Students learn in-person and virtually in Courtney Choura's geometry class at Seton LaSalle Catholic High School on March 3, 2021, in the Mt.  Lebanon suburb of Pittsburgh.

Early April 2021: Vaccines become available for teens

States begin to open vaccine eligibility to those 16 and up, a watershed moment for the pandemic. By early April 2021, two-thirds of teachers tell the EdWeek Research Center they’d been fully vaccinated against COVID-19. By the end of the month, that figure had shot up to 80 percent.

April 20, 2021: USDA waives school meal regulations through June 2022

After extending waivers of school meal regulations several times, the USDA says the flexibility will last until June 2022. The waivers will also allow schools to continue distributing meals to students who are learning remotely without red tape that can make it logistically difficult to do so.

May 10, 2021: Pfizer vaccine approved for 12- to 15- year-olds

The approval is a major development in the overall campaign to vaccinate more Americans and help ensure healthy and safe operations of middle and high schools in the pandemic. Schools begin opening their buildings to facilitate getting school-age children vaccinated.

May 13, 2021: American Federation of Teachers says schools must reopen five days a week in fall

“We can and we must reopen schools in the fall for in-person teaching, learning, and support,” AFT President Randi Weingarten says in virtual speech. “And keep them open — fully and safely five days a week. ”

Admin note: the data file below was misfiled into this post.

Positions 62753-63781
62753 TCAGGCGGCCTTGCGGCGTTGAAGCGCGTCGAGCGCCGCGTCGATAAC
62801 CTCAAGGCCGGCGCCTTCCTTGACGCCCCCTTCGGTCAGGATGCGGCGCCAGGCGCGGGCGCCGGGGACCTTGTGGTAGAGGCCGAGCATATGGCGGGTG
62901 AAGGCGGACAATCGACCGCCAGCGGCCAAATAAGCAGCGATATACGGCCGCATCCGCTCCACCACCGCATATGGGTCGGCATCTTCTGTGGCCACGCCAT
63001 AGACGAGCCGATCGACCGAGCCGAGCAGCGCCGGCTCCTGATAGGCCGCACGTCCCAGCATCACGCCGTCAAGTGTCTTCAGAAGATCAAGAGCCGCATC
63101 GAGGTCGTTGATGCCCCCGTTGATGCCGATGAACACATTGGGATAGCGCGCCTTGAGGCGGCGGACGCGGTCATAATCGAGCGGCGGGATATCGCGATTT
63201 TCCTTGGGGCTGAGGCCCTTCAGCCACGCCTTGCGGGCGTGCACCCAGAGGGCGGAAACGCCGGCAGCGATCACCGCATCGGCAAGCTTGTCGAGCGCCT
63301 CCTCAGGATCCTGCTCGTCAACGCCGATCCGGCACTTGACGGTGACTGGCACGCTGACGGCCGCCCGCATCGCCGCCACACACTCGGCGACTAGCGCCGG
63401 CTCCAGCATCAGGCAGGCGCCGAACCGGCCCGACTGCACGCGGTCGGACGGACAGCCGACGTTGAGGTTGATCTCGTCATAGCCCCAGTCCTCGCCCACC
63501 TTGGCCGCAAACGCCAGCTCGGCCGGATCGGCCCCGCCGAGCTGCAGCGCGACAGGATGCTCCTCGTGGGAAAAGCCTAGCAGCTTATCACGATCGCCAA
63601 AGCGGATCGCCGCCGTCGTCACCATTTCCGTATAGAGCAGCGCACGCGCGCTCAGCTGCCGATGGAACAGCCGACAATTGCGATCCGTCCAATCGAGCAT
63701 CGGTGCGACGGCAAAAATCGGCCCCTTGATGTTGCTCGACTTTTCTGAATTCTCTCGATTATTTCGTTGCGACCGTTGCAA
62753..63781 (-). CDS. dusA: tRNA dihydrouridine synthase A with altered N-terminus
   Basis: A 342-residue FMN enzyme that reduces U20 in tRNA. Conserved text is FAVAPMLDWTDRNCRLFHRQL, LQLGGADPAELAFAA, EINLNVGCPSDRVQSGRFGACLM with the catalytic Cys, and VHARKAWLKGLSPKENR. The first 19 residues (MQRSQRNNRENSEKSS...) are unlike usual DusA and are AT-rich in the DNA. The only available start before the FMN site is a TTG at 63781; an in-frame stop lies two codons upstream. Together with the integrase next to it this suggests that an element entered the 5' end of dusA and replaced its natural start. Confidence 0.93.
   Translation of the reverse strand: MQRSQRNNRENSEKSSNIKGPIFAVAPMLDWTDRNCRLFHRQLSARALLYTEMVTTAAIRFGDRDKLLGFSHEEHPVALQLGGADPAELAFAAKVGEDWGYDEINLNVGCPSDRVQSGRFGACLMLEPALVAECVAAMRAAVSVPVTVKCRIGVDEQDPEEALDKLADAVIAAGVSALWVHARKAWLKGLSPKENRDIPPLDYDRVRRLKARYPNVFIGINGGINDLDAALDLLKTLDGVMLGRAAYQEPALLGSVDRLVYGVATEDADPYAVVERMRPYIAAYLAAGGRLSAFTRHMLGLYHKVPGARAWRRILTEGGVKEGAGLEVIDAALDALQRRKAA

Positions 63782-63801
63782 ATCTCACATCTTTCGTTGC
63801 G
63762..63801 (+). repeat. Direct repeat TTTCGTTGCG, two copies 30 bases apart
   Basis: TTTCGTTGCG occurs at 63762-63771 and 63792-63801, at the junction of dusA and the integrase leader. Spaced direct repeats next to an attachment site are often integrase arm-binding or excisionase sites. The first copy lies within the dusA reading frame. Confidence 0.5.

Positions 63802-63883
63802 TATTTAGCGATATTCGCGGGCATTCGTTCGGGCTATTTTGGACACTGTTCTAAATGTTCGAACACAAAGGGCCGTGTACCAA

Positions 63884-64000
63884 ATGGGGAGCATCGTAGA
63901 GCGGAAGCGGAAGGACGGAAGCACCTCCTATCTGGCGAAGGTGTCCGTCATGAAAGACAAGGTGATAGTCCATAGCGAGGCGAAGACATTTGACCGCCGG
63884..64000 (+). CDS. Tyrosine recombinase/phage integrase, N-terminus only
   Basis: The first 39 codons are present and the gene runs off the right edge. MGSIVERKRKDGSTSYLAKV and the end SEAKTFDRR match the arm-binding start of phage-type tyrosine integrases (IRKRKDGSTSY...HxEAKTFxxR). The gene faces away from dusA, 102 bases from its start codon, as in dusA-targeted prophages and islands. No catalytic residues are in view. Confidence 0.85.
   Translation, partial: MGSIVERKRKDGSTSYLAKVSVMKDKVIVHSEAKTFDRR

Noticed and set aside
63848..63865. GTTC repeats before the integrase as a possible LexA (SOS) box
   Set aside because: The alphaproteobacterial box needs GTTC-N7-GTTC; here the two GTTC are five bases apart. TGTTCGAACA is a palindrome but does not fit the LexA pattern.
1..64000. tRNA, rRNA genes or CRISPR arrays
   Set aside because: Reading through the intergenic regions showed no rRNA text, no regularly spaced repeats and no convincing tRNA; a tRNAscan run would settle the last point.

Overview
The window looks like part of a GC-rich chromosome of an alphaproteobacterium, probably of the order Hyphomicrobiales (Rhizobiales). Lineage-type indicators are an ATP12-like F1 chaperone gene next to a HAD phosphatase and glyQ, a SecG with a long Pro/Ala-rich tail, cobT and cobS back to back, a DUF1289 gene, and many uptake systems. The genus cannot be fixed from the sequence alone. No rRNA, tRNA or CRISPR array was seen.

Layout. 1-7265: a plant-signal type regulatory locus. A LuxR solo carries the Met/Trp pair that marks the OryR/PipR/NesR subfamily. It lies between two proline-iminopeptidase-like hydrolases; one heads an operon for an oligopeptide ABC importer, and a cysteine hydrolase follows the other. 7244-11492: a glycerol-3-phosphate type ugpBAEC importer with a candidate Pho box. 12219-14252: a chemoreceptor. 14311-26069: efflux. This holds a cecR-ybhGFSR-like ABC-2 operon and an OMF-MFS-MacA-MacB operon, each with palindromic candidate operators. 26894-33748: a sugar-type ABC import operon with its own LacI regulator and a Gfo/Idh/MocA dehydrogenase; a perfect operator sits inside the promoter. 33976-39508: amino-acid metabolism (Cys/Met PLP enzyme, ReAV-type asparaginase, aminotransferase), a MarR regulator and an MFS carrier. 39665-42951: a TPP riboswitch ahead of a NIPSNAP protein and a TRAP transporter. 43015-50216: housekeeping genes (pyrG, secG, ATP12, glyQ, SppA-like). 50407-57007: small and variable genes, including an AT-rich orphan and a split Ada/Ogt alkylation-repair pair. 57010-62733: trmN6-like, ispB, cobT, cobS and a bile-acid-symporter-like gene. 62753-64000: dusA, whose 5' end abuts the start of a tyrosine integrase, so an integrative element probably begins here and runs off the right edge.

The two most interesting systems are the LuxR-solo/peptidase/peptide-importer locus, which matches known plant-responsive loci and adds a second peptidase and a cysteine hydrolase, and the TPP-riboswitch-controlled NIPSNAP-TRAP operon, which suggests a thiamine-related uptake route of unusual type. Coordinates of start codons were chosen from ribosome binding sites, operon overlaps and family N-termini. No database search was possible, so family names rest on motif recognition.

Graduation 2021: Health worries and financial instability impact college-going decisions

EdWeek Research Center surveys comparing the class of 2020 and 2021 graduates find that 74 percent of 2020 graduates who were planning on attending a four-year college followed through with their plans and ended up attending a university. Only 62 percent of the class of 2021 were able to do the same. Among students who had planned to attend a two-year college in 2021, only 44 percent succeeded in doing so, compared with 57 percent of graduates who wished to enter a two-year degree program in 2020.

An Odessa High School graduate looks up into the stands after walking onto the field of Ratliff Stadium at the start of the class of 2021's graduation ceremony on May 28, 2021 in Odessa, Texas.